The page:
It’s been an eight-year-long uneven battle between betel vines and a steel plant. And steel hasn’t won yet.
Villagers in Nuagaon have exhausted their compensation and are a picture of despair. HT photo/Arabinda Mahapatra
For, eight villages in coastal Odisha’s Dhinkia, Nuagaon and Gadakujanga gram panchayats in Jagatsingpur district, about 150 km east of state capital Bhubaneswar, have put up a stiff resistance against South Korean steel major Posco’s proposed Rs.52,000-crore project.
The reason: It will take away their traditional source of income — betel vines.
Posco signed a deal with the state government for acquiring 4,004 acres (one acre=43,560 square feet) for the project. But the site of the project — backed by the single-largest foreign investment in India — virtually has nothing except some prefabricated site offices in a hurriedly fenced-off piece of vacant land.
The telltale signs of the battle are strewn everywhere in the area earmarked for the project — felled trees, destroyed betel vines and hostile villagers, who have been fighting with the state to protect their vines.
Popular resistance and environmental clearance have made it difficult for the state to push through the 12-million-tonnes a year green-field project, which should have gone on stream by 2011.
Of the 4,004 acres, about 3,000 acres is forestland. And more than 5,000 betel vines dot the sandy landscape in this forestland, each generating an average assured income of R20,000 a month.
Two years ago, the administration had to suspend land acquisition after hundreds of women and children blocked the entry point to the vines near the Gobindpur-Nuagaon border in scorching summer.
In February this year, the administration took a step forward by resuming the process in Gobindpur. Though the state considers dismantling about 300 betel vines in three months to be some success, the drive seems to have lost steam by the end of May.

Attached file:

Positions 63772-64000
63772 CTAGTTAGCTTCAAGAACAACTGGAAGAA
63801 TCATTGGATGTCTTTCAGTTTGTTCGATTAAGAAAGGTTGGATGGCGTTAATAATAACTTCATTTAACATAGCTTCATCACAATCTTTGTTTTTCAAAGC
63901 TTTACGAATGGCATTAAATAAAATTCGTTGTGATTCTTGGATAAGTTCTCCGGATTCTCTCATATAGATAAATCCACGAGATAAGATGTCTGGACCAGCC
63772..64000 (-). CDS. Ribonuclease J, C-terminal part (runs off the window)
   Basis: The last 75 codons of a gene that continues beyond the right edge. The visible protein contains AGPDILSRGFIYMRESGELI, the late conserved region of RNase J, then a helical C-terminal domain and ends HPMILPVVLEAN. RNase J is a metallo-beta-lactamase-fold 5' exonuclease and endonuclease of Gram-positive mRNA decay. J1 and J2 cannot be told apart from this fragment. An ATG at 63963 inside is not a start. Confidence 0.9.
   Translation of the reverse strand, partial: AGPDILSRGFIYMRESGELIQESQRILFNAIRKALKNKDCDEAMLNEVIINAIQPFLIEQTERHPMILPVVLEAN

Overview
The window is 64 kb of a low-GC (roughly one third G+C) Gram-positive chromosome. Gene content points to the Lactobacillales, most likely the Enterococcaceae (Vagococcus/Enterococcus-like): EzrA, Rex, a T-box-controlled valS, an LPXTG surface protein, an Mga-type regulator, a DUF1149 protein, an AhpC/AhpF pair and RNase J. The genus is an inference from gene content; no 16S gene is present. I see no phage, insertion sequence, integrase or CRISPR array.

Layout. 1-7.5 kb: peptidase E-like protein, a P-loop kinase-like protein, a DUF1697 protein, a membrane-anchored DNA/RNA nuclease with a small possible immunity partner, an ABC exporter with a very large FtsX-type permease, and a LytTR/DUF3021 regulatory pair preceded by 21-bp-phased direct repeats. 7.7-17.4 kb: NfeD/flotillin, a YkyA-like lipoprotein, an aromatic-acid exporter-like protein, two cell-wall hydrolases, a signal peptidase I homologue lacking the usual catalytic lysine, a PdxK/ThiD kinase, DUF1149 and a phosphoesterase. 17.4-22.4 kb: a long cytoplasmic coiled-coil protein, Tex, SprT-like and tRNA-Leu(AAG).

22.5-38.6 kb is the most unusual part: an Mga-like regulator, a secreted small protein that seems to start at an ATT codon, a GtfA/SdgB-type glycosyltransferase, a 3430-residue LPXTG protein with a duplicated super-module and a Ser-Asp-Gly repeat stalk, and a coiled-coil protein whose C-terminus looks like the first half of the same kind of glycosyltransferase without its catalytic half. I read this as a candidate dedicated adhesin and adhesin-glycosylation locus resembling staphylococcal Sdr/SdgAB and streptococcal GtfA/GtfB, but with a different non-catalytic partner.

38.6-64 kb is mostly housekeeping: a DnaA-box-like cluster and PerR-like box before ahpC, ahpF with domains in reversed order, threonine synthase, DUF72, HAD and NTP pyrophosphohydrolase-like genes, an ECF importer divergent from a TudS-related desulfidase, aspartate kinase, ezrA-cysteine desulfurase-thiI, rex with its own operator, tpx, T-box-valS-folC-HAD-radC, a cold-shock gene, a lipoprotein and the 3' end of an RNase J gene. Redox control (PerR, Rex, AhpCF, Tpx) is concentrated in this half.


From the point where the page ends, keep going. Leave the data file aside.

“They are coming like thieves in the wee hours and trying to dismantle vines before we wake up and protest. We have re-erected several vines dismantled by them,” said villager Tuna Baral.
But the administration is being careful. “Land acquisition continues peacefully. We are trying to convince people to part with their vines and accept compensation,” SK Mallick, collector of Jagatsinghpur, told HT.
The project has split the village community, with a group called the United Action Committee (UAC) — having some influence in Nuagaon — supporting Posco. But that has not helped matters. Today, Nuagaon is a picture of despair, with villagers having exhausted their compensation and are left with no means to sustain themselves.
Kabindra Rout, a betel farmer, said, “The administration dismantled my betel vine in 2011 and I got a compensation of R2.28 lakh. But now I am jobless.”
Many who earlier used to own betel vines and could employ others have now been reduced to daily wage-earners in the vines in Dhinkia, the stronghold of the anti-Posco movement, which the police have not been able to enter during the past eight years.
On June 7, after meeting chief minister Naveen Patnaik, Posco India chairman and managing director Young-Won Yoon said, “We are hopeful the land will be handed over to us soon.”
But ‘soon’ may prove to be far off — or even a delusion — as the 20,000-odd residents of the eight villages are showing no signs of retreating from their betel vines.